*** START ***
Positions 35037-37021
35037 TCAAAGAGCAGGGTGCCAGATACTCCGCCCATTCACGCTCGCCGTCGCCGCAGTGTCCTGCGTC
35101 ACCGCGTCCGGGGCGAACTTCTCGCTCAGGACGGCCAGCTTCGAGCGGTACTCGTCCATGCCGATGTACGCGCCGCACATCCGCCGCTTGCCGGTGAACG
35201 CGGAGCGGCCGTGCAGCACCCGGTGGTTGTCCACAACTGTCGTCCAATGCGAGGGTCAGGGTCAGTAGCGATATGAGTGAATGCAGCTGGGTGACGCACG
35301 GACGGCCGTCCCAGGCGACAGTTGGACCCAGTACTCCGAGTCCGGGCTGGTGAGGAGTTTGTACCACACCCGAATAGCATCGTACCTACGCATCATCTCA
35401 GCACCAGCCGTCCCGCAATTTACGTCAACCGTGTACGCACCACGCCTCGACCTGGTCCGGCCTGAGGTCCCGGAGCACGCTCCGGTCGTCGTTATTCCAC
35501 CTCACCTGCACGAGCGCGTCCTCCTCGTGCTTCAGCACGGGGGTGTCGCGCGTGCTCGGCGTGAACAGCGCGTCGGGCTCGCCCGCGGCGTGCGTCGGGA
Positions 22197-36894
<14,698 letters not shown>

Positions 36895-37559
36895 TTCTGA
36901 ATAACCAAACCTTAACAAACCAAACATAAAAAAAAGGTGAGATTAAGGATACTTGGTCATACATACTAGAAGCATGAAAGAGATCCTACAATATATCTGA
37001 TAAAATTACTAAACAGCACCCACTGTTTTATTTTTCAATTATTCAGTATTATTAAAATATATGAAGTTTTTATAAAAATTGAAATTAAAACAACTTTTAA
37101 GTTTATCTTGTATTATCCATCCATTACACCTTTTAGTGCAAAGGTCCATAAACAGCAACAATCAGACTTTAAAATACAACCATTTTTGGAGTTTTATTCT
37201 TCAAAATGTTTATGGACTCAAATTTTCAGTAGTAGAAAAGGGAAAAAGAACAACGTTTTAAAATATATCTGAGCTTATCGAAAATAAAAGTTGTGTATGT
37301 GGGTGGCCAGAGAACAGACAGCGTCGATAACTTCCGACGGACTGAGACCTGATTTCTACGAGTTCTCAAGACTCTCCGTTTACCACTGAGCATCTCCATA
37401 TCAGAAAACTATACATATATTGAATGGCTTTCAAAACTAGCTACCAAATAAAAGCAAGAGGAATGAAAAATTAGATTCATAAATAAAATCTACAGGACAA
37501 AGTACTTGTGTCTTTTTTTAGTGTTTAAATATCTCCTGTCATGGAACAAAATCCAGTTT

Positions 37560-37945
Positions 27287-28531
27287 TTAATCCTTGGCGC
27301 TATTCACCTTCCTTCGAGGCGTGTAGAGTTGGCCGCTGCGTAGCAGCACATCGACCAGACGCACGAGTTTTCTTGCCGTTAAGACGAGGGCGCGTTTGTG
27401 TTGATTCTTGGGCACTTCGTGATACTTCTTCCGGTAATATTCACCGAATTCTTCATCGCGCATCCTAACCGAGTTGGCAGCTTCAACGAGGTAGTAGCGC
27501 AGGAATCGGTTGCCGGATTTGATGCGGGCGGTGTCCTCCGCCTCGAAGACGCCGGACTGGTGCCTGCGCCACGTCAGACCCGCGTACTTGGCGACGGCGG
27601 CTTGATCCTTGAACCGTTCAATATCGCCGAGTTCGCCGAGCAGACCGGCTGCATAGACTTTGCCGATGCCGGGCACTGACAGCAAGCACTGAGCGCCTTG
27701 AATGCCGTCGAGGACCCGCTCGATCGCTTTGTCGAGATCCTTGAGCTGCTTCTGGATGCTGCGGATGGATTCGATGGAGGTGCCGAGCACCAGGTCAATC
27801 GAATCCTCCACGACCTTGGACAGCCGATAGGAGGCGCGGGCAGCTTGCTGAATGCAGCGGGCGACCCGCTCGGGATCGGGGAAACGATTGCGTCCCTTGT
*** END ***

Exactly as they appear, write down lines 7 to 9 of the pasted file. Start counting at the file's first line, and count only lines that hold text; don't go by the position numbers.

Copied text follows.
35501 CTCACCTGCACGAGCGCGTCCTCCTCGTGCTTCAGCACGGGGGTGTCGCGCGTGCTCGGCGTGAACAGCGCGTCGGGCTCGCCCGCGGCGTGCGTCGGGA
Positions 22197-36894
<14,698 letters not shown>